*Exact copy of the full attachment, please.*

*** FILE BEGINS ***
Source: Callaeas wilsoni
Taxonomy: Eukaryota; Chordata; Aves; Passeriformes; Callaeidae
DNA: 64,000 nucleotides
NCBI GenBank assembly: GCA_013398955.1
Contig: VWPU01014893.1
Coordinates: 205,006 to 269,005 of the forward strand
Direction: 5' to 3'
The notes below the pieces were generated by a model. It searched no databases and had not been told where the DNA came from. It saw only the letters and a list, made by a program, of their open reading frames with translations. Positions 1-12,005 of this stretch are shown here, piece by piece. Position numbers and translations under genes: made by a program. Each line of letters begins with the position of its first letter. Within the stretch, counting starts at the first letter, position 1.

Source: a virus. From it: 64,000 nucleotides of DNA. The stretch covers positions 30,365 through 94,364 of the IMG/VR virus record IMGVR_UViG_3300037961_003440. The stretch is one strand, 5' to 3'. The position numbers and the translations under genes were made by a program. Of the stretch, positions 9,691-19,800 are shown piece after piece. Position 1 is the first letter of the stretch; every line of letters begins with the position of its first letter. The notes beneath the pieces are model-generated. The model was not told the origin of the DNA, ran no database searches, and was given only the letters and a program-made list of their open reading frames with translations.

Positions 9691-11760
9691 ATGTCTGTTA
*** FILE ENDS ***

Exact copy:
Source: Callaeas wilsoni
Taxonomy: Eukaryota; Chordata; Aves; Passeriformes; Callaeidae
DNA: 64,000 nucleotides
NCBI GenBank assembly: GCA_013398955.1
Contig: VWPU01014893.1
Coordinates: 205,006 to 269,005 of the forward strand
Direction: 5' to 3'
The notes below the pieces were generated by a model. It searched no databases and had not been told where the DNA came from. It saw only the letters and a list, made by a program, of their open reading frames with translations. Positions 1-12,005 of this stretch are shown here, piece by piece. Position numbers and translations under genes: made by a program. Each line of letters begins with the position of its first letter. Within the stretch, counting starts at the first letter, position 1.

Source: a virus. From it: 64,000 nucleotides of DNA. The stretch covers positions 30,365 through 94,364 of the IMG/VR virus record IMGVR_UViG_3300037961_003440. The stretch is one strand, 5' to 3'. The position numbers and the translations under genes were made by a program. Of the stretch, positions 9,691-19,800 are shown piece after piece. Position 1 is the first letter of the stretch; every line of letters begins with the position of its first letter. The notes beneath the pieces are model-generated. The model was not told the origin of the DNA, ran no database searches, and was given only the letters and a program-made list of their open reading frames with translations.

Positions 9691-11760
9691 ATGTCTGTTA